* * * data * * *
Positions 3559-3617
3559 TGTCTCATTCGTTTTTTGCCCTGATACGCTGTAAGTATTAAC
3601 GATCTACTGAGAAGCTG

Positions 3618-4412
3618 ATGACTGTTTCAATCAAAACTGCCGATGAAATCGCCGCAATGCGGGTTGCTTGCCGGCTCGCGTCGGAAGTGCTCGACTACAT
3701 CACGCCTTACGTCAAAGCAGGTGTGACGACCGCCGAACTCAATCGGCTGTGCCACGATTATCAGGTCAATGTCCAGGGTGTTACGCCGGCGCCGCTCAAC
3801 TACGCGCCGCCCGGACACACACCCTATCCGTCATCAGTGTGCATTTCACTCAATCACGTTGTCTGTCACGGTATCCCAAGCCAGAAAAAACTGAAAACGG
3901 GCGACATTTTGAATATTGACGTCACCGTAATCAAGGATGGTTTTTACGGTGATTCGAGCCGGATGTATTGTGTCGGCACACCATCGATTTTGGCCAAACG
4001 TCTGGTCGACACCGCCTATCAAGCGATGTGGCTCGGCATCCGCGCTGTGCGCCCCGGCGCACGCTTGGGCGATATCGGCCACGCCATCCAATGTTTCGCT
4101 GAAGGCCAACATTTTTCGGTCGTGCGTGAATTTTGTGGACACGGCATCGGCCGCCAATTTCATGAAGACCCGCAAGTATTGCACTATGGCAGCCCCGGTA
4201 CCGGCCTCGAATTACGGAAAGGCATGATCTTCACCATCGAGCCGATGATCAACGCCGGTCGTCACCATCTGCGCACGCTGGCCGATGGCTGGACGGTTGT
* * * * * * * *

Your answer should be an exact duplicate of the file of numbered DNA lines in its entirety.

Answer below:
Positions 3559-3617
3559 TGTCTCATTCGTTTTTTGCCCTGATACGCTGTAAGTATTAAC
3601 GATCTACTGAGAAGCTG

Positions 3618-4412
3618 ATGACTGTTTCAATCAAAACTGCCGATGAAATCGCCGCAATGCGGGTTGCTTGCCGGCTCGCGTCGGAAGTGCTCGACTACAT
3701 CACGCCTTACGTCAAAGCAGGTGTGACGACCGCCGAACTCAATCGGCTGTGCCACGATTATCAGGTCAATGTCCAGGGTGTTACGCCGGCGCCGCTCAAC
3801 TACGCGCCGCCCGGACACACACCCTATCCGTCATCAGTGTGCATTTCACTCAATCACGTTGTCTGTCACGGTATCCCAAGCCAGAAAAAACTGAAAACGG
3901 GCGACATTTTGAATATTGACGTCACCGTAATCAAGGATGGTTTTTACGGTGATTCGAGCCGGATGTATTGTGTCGGCACACCATCGATTTTGGCCAAACG
4001 TCTGGTCGACACCGCCTATCAAGCGATGTGGCTCGGCATCCGCGCTGTGCGCCCCGGCGCACGCTTGGGCGATATCGGCCACGCCATCCAATGTTTCGCT
4101 GAAGGCCAACATTTTTCGGTCGTGCGTGAATTTTGTGGACACGGCATCGGCCGCCAATTTCATGAAGACCCGCAAGTATTGCACTATGGCAGCCCCGGTA
4201 CCGGCCTCGAATTACGGAAAGGCATGATCTTCACCATCGAGCCGATGATCAACGCCGGTCGTCACCATCTGCGCACGCTGGCCGATGGCTGGACGGTTGT